Fuelling the urban economy: a comparative study of energy in the Low Countries, 1600-1850

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Samenvatting

What was the role of energy in shaping modern economies and fuelling the transition to sustained economic growth? In the historiography on the industrial revolution, the transition to fossil energy carriers plays a central role. Despite recent efforts to gather new empirical evidence, long-term comparative studies on energy transitions and their economic impact before and during the first industrial revolution remain rare. As a contribution to this literature, this article presents new quantitative data on energy consumption from the seventeenth to the nineteenth centuries in the Low Countries. To explore differences in the chronology and impact of energy transitions, we compare the total levels of energy consumption, the energy mix, and the prices of fuels between two cities in the northern and southern Low Countries: Leiden and Ghent. This analysis enables us to explore more clearly which factors played a key role in the interaction between energy, economic growth, and industrialisation. The transition towards a cheap-energy economy in Holland was associated with economic growth, but not with mechanisation. On the other hand, the rapid mechanisation process in Ghent was associated not with a cheap-energy economy (relative to that of Leiden), but more specifically with a cheap-coal economy.
Originele taal-2English
Pagina's (van-tot)221-256
Aantal pagina's36
TijdschriftEconomic History Review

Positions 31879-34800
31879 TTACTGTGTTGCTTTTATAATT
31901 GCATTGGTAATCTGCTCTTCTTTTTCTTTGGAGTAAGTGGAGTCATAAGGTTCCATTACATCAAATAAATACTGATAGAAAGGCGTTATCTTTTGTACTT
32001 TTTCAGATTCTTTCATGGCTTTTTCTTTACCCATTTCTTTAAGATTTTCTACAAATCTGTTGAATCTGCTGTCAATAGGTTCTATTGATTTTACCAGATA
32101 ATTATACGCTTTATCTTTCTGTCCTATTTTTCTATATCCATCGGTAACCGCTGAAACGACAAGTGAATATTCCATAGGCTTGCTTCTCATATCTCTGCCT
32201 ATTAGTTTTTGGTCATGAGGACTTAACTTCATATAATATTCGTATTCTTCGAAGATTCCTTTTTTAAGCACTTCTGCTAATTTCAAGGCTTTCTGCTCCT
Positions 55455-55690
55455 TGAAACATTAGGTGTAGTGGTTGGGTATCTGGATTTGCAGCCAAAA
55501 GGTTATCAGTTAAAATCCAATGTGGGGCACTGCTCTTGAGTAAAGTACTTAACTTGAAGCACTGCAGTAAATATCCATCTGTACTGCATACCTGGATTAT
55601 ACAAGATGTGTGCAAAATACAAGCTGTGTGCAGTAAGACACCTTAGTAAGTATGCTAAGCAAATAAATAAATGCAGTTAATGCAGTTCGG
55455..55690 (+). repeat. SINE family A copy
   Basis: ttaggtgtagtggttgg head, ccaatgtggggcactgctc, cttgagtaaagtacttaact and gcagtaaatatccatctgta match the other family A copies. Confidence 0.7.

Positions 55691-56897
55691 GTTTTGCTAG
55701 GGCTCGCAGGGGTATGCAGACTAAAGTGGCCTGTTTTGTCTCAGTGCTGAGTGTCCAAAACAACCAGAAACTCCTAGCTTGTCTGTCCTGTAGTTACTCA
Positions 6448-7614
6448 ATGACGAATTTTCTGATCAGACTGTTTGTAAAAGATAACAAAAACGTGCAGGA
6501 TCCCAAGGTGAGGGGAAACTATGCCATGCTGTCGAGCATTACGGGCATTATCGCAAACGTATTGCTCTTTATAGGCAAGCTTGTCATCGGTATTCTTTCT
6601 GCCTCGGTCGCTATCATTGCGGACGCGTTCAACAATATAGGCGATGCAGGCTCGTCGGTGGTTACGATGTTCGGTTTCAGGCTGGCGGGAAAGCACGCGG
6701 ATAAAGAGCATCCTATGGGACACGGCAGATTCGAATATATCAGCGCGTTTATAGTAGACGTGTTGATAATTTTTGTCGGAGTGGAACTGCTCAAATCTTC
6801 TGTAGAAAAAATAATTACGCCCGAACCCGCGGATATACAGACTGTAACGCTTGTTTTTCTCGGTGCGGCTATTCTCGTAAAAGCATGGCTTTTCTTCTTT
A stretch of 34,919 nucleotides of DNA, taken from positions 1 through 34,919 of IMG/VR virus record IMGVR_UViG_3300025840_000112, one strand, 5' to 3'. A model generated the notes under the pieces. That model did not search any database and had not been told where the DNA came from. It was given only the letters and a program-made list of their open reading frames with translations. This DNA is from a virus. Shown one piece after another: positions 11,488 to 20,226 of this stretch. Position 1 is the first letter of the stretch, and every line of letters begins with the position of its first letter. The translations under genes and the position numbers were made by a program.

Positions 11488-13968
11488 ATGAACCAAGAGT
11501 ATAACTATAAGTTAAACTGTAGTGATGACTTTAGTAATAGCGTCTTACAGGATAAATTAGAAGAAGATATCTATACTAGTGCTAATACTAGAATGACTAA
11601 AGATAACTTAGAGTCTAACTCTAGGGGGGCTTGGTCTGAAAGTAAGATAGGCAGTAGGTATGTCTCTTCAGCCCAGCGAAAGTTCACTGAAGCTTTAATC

Volume76
Nummer van het tijdschrift1
DOI's
StatusPublished - feb 2023

Bibliografische nota

Funding Information:
The authors would like to thank Astrid Kander, Ben Gales, and Bruno Blondé for feedback on earlier versions of this paper, as well as participants in seminars at the University of Antwerp (Centrum voor Stadsgeschiedenis), Vrije Universiteit Brussel (Historical Research into Urban Transformation Processes research group), and Lund University (Economic History) for their feedback. We wish to thank the editors and anonymous reviewers of this journal for their constructive criticism in working towards a better article. This research was made possible with the financial support of the Research Foundation Flanders (Fund for Scientific Research ‐ FWO Vlaanderen).

Funding Information:
The authors would like to thank Astrid Kander, Ben Gales, and Bruno Blondé for feedback on earlier versions of this paper, as well as participants in seminars at the University of Antwerp (Centrum voor Stadsgeschiedenis), Vrije Universiteit Brussel (Historical Research into Urban Transformation Processes research group), and Lund University (Economic History) for their feedback. We wish to thank the editors and anonymous reviewers of this journal for their constructive criticism in working towards a better article. This research was made possible with the financial support of the Research Foundation Flanders (Fund for Scientific Research - FWO Vlaanderen).

Publisher Copyright:
© 2022 Economic History Society.

Copyright:
Copyright 2023 Elsevier B.V., All rights reserved.

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